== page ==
This is the best film I have seen so far and likely the best for the rest of the week. It is a dramatic recreation of an encounter between Ian Paisley played by Timothy Spall and Martin McGuinness of Sinn Fein played by Colm Meaney. The encounter happens during the 2007 meeting that brought The Troubles in Northern Ireland to the end with a dramatic peace treaty between Catholics and Protestants. The two men literally hated one another and had both been committed to the struggle for nearly two decades. The director is Irish as is Meaney and they have a great deal invested in the story. The film focusses on the two men who are compelled to travel together in a van on the way to the airport. The meeting or situation has been set up by British and Irish politicians who had a great deal invested in having a peace accord completed. The situation is entirely fictional but it is not entirely unimaginable. It was not uncommon for representatives of the two sides to travel together to discourage assassination attempts by agents of either side. No one would attack the plane or train for fear of killing their own people. Also, after the treaty was signed, these two men became close friends from being sworn enemies. They came to be called the Chuckle Brothers for their obvious friendship and good humour. How this could have happened is imagined by the director and the writers and recreated brilliantly by these two gifted actors. The film is funny, moving, and carries an important message. The Troubles are complex and deeply emotional. A violent time that many cannot forgive or forget. The film has been criticized by some for over simplifying the situation and making light of a serious period in history or trivializing it. This is unfair and I think is done from the perspective of those who will never be satisfied with any attempt to describe the time or the issues. We had the virtue of a Q and A with the Director and Colm Meaney. While focussing on the Irish situation and this significant time in history they told us that the film is really about the need for politicians and us all to find our way to compromise as these two enemies were able to do. We need to understand each other as persons and reach for solutions rather than stay rooted in our own perspectives and ideologies. They see quite rightly that the inability to do this in our current times lies at the root of the failure of our democracies. I think the film is brilliant, well written with a critical message and beautifully acted. It was two hours long but I did not notice the time nor did I want it to end. I found the characters entirely absorbing. Try to see this film when it is released.
This was the first dramatic film I attended and even it has to be described as a docu-drama. I am incurable I suppose. At any rate, being totally intrigued with Edward Snowden and having seen and loved Citizen Four and John Oliver’s interview with Snowden I had to see how Oliver Stone would treat the topic. I have to say he did a great job. I attended the screening at Roy Thomson Hall the day after the gala opening and it was still packed. What was exciting was that Oliver Stone (much the worse for wear after the night’s parties and after parties showed up to introduce the film which was much appreciated by the audience. The film itself has received mixed reviews including a very negative one from the Guardian (which stars in the movie) and a very positive one in Variety. So take your pick. I liked Variety’s version. I found the film suspenseful, exciting, insightful and really well acted with a superb cast that included Joseph Gordon-Levitt as Snowden, Tom Wilkinson, Melissa Leo, and Spock…er, Zachary Quinto among others. There is not much point in going over the plot but suffice to say, Stone has done a great job and challenged the US in particular to reconsider its treatment of whistleblowers. Whatever you might think of Snowden’s actions, he has had an immense influence on curbing the NSA and CIA at least temporarily and done us all a great service by opening our eyes to the new surveillance world we all live in now. Good film, Oscar worthy, and highly recommended.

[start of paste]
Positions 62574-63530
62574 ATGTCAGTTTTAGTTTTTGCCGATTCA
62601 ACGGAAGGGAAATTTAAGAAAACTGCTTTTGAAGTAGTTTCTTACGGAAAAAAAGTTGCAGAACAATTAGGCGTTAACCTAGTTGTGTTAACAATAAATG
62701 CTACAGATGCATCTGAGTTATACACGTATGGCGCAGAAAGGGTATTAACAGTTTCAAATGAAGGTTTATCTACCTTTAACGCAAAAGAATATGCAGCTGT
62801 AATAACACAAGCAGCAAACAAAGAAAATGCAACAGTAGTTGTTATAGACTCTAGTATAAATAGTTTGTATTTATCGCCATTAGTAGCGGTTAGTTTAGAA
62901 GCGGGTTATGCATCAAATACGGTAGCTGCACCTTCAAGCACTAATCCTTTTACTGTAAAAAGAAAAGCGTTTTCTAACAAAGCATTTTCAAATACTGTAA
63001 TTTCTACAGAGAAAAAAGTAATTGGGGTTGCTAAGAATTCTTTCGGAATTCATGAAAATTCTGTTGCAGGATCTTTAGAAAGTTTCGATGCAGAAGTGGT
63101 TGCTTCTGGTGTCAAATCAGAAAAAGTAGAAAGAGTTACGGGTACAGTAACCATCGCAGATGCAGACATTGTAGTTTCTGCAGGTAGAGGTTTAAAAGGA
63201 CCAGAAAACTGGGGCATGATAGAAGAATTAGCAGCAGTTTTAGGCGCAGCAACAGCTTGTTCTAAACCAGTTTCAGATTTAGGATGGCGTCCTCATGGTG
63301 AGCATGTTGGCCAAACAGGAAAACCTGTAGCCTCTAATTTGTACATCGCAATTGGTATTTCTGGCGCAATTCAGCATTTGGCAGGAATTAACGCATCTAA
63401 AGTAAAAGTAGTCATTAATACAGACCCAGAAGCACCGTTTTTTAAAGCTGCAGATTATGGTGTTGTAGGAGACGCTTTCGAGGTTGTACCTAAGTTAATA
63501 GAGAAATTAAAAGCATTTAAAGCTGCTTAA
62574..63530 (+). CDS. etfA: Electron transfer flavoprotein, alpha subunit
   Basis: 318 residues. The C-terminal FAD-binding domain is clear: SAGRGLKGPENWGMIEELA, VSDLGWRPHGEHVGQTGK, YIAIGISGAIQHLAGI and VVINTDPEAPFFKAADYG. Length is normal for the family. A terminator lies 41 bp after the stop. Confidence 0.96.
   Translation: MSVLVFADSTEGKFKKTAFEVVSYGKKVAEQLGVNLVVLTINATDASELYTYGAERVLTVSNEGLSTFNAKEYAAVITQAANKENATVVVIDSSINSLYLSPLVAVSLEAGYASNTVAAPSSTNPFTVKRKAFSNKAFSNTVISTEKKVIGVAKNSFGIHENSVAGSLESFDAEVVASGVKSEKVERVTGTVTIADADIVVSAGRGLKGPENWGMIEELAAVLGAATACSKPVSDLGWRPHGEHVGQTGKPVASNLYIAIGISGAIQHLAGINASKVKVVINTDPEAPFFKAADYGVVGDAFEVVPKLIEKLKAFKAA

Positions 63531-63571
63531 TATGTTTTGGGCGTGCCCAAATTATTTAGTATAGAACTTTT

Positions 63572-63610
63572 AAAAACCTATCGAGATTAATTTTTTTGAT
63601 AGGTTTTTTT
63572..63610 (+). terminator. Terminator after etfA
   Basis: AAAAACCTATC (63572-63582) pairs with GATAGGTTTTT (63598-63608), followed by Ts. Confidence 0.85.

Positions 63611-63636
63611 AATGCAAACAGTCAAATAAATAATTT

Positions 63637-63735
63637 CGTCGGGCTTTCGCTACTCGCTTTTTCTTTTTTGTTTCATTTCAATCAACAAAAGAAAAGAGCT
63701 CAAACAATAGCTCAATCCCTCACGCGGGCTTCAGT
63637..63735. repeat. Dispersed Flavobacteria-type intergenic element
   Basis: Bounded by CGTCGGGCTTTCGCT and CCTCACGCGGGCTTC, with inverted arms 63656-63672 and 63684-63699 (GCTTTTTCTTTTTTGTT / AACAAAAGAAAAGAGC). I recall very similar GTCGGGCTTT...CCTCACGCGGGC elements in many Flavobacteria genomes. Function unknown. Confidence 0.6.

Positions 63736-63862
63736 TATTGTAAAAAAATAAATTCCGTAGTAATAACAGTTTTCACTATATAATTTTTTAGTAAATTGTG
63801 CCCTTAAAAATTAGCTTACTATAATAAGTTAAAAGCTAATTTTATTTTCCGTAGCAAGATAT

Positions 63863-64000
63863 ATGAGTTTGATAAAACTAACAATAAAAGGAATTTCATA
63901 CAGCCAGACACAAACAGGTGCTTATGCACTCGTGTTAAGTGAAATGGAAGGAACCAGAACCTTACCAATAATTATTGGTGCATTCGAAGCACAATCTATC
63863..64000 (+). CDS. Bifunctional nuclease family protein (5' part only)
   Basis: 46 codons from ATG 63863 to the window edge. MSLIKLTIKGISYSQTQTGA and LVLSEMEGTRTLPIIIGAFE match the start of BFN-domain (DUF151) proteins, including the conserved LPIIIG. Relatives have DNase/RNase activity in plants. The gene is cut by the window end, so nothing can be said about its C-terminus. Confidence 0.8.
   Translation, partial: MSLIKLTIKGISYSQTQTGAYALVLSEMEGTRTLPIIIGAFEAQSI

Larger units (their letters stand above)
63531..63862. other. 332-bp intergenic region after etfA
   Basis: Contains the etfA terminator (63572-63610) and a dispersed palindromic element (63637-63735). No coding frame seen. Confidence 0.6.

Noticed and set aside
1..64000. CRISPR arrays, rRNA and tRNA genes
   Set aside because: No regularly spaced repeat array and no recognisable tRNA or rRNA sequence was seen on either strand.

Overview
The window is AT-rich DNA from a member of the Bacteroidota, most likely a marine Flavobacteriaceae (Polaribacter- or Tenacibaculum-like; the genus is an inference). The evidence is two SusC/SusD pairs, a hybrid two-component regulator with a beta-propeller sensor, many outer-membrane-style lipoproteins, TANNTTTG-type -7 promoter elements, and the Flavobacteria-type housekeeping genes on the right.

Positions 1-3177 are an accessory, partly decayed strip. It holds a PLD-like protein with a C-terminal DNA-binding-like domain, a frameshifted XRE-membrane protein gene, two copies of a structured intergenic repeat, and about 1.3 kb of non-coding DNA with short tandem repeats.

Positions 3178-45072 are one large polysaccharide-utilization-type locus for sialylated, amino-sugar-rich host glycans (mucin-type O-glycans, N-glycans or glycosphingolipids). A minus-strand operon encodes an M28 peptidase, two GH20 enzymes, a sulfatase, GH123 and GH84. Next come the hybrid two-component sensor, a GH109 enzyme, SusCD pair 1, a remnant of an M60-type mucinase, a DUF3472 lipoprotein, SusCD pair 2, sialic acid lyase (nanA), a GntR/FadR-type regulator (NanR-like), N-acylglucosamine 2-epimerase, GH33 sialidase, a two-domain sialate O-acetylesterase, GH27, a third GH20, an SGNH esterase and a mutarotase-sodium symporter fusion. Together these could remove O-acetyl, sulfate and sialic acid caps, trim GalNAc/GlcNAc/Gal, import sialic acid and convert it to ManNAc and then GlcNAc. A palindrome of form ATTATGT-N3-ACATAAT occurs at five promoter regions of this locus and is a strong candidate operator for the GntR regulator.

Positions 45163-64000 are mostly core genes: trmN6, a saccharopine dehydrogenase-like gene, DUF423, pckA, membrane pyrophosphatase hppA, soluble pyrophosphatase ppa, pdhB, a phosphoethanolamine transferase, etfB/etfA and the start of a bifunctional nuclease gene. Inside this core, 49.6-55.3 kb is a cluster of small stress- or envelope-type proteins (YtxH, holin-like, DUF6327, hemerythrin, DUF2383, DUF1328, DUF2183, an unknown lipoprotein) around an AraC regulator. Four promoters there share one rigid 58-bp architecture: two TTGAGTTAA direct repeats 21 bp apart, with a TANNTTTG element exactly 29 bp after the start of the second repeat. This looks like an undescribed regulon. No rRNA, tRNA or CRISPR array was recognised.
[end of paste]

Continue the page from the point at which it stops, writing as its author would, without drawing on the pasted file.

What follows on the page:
Another documentary so I started out with three. I guess I am still mourning the end of the Hot Docs festival. This film was about Jane Jacobs the recently deceased urban activist who killed several expressway plans in Manhattan and the Bronx and then moved to Toronto in time to help stop the Spadina expressway. The director is a lapsed architectural journalist who was once in love with the whole 60’s move toward building expressways and high rises particularly those developed by Le Corbusier. Jacobs was a Manhattan journalist mother and housewife who lacked formal education but who saw urban settings in a completely different way. She was horrified at the plans of NYC’s Robert Moses who led the process of knocking down old slum areas and replacing them with monstrous high rise buildings to house the poor and lower classes. While the slums were not okay in themselves they did function on a human scale and were living spaces people had turned to their own purposes. The new buildings killed that and took away the opportunity for people to share their lives and enterprises. She wrote her first book “The Life and Death of Great American Cities” to make her argument and it came out at a critical time. Moses the chief city planner for NYC was planning to build a freeway through Washington Square and Greenwich Village and right through Jacob’s neighborhood. Moses had gone far beyond knocking down slums and was now knocking down neighborhoods. Too much!! She raised the alarm and stopped him. The film follows these early days of her campaigns to the point where she ultimately caused Moses’s resignation. This film will teach you a great deal about city planning and how to look at our cities and the place of neighborhoods in preserving their life and vitality. It is bit disappointing if you are interested in learning about Jacobs and her Canadian contributions but it will give you a sense of how lucky Toronto was to inherit her and her family when we did. An excellent Q and A with the director and producer afterwards and David Crombie – our tiny perfect mayor – was present for the screening and given a big hand for his role in preserving our neighborhoods. As one looks at the condo development in Toronto recently the same questions Jacobs raised in the 60’s and 70’s might well be asked again.